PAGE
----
County residents vote early


Curbside voting available for those with COVID-19 or quarantined

By McKenzie Caldwell - mcaldwell@aimmediamidwest.com



As the last day of early voting came to a close in Ohio, more than 10,000 Highland County residents had already participated in the 2020 general election.

As of Sunday, 5,523 Highland County residents had voted in-person and 4,742 had submitted their absentee ballots, according to information provided by the Highland County Board of Elections.

In comparison, a total of 6,507 residents voted early or absentee in the 2016 general election, including those whose absentee ballots were counted after Election Day.

As early voting concluded on Monday, Ohioans’ last day to vote is Tuesday, Nov. 3. Highland County polling locations will be open from 6:30 a.m. to 7:30 p.m.

Highland County residents must vote at their polling locations. Find polling locations at lookup.boe.ohio.gov/vtrapp/highland/pollfinder.aspx.

Those who are in quarantine or actively sick with COVID-19 can vote via curbside voting, Highland County Health Commissioner Jared Warner said in a Monday post to the health department’s Facebook page.

“By all indications this election is going to have a historic turnout,” Warner wrote. “If you are currently in quarantine or are actively sick with COVID-19 and plan to vote tomorrow, please let the poll workers know when you arrive. They will ask that you do curbside voting in order to better protect their poll workers. Curbside voting follows the exact same process as in person voting, and both a Democrat and Republican representative will be present at the car window to make sure that your vote is counted.

“Please, do your part to keep our poll workers healthy. Wear a mask, wash your hands, and if you are waiting in line, give some space to the people around you. Simple steps that we all know now by heart. If you know a poll worker, tell them thank you!”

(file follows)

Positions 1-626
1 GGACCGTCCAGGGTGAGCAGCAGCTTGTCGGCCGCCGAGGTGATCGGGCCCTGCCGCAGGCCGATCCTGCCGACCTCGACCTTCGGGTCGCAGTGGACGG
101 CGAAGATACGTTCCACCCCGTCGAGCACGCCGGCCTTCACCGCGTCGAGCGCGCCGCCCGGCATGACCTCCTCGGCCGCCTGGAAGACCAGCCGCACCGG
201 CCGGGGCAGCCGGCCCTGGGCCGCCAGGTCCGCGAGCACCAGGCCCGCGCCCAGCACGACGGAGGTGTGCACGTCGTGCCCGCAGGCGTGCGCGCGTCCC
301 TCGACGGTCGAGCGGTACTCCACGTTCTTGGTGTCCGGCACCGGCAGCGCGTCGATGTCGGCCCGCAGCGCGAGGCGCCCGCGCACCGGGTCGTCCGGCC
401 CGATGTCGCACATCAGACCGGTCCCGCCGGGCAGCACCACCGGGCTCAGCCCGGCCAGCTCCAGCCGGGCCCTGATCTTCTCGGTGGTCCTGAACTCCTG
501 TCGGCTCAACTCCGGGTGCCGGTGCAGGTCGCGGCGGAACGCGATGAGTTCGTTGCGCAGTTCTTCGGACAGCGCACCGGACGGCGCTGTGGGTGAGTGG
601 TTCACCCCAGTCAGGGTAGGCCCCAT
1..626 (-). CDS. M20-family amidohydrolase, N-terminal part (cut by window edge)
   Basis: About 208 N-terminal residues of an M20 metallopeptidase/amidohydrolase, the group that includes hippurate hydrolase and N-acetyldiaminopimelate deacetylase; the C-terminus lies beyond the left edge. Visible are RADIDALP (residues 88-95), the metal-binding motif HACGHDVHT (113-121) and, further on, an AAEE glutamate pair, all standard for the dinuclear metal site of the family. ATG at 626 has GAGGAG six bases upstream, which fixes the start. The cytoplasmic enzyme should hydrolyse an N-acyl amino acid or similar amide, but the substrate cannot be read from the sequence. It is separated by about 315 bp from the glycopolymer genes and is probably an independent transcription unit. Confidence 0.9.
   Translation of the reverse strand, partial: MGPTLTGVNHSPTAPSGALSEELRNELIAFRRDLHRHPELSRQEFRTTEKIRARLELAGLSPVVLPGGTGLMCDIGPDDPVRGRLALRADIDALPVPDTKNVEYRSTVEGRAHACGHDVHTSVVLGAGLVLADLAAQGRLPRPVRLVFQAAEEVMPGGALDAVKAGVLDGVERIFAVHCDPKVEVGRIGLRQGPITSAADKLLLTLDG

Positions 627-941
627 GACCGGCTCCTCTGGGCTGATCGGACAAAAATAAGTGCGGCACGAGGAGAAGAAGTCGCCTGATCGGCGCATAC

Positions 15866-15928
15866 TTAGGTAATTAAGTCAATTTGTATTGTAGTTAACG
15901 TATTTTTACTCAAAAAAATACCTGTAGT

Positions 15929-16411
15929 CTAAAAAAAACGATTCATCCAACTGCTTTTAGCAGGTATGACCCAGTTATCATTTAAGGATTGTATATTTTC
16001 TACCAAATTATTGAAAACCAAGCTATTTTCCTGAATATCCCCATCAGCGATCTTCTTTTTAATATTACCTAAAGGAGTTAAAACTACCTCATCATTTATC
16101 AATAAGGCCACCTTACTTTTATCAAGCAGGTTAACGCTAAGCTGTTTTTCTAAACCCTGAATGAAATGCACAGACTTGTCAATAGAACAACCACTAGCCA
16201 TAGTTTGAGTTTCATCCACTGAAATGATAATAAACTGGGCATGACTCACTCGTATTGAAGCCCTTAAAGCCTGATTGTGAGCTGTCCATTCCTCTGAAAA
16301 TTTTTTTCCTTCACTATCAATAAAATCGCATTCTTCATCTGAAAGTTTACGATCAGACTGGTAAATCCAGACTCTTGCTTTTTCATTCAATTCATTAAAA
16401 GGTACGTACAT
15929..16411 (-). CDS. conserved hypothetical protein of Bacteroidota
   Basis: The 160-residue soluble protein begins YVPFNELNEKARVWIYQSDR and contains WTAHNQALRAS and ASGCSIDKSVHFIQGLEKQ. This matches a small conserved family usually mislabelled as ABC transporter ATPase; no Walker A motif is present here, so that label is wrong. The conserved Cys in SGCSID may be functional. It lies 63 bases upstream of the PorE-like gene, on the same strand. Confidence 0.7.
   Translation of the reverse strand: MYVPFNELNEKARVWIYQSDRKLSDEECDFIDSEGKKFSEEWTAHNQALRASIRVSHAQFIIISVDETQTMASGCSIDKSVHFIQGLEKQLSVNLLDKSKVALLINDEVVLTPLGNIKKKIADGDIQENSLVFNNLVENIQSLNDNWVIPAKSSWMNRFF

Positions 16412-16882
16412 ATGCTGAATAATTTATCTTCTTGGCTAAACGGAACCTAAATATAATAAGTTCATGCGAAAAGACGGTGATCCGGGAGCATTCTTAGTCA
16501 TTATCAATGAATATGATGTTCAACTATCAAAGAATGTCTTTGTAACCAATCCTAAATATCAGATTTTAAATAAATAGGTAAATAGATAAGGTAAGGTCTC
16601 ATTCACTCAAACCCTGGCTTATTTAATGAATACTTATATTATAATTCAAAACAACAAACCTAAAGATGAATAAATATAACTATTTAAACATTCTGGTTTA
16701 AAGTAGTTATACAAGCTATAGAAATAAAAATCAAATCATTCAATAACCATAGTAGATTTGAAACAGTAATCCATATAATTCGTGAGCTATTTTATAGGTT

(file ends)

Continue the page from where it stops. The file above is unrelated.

Absentee ballots must be postmarked by Monday, Nov. 2 in order to be counted, according to Ohio Secretary of State Frank LaRose. Community members may also return absentee ballots to the Highland County Board of Elections by 7:30 p.m. on Election Day, Nov. 3. Absentee ballots are counted first on Election Day, according to LaRose’s office.

The following are the contested races and issues that Highland County residents can expect on the ballot for the upcoming election:

Contested races

* U.S. Congress 2nd District — Democratic candidate Jaime M. Castle, write-in candidate James J. Condit, and Republican candidate Brad Wenstrup.

* State Rep. 91st District — Democratic candidate Scott M. Dailey and Republican candidate Shane Wilkin.

* Member of State Board of Education 10th District — Mary E. Binegar and Brendan P. Shea.

* Ohio Supreme Court Justice 01/01/2021 — John P. O’Donnell and Sharon L. Kennedy.

* Ohio Supreme Court Justice 01/02/2021 — Jennifer Brunner and Judi French.

* Judge of Ohio Court of Appeals 4th District UTE 02/08/2023 — Stacy Brooks and Kristy Wilkin.

Local issues

* Issue 1 — “An additional tax for the benefit of Penn Township for the purpose of cemetery maintenance at a rate not exceeding 0.5 mills for each one dollar of valuation, which amounts to $0.05 for each one hundred dollars of valuation, for five years, commencing in 2020, first due in calendar year 2021.”

* Issue 2 — “A renewal of a tax for the benefit of Highland County for the purpose of providing sufficient funds to carry out the health programs of the Highland County Board of Health at a rate not exceeding 0.5 mills for each one dollar of valuation, which amounts to $0.05 for each one hundred dollars of valuation, for five years, commencing in 2020, first due in calendar year 2021.”

Reach McKenzie Caldwell at 937-402-2570.

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https://www.timesgazette.com/wp-content/uploads/sites/33/2020/11/web1_Election-logo-2.jpg
Curbside voting available for those with COVID-19 or quarantined

By McKenzie Caldwell

mcaldwell@aimmediamidwest.com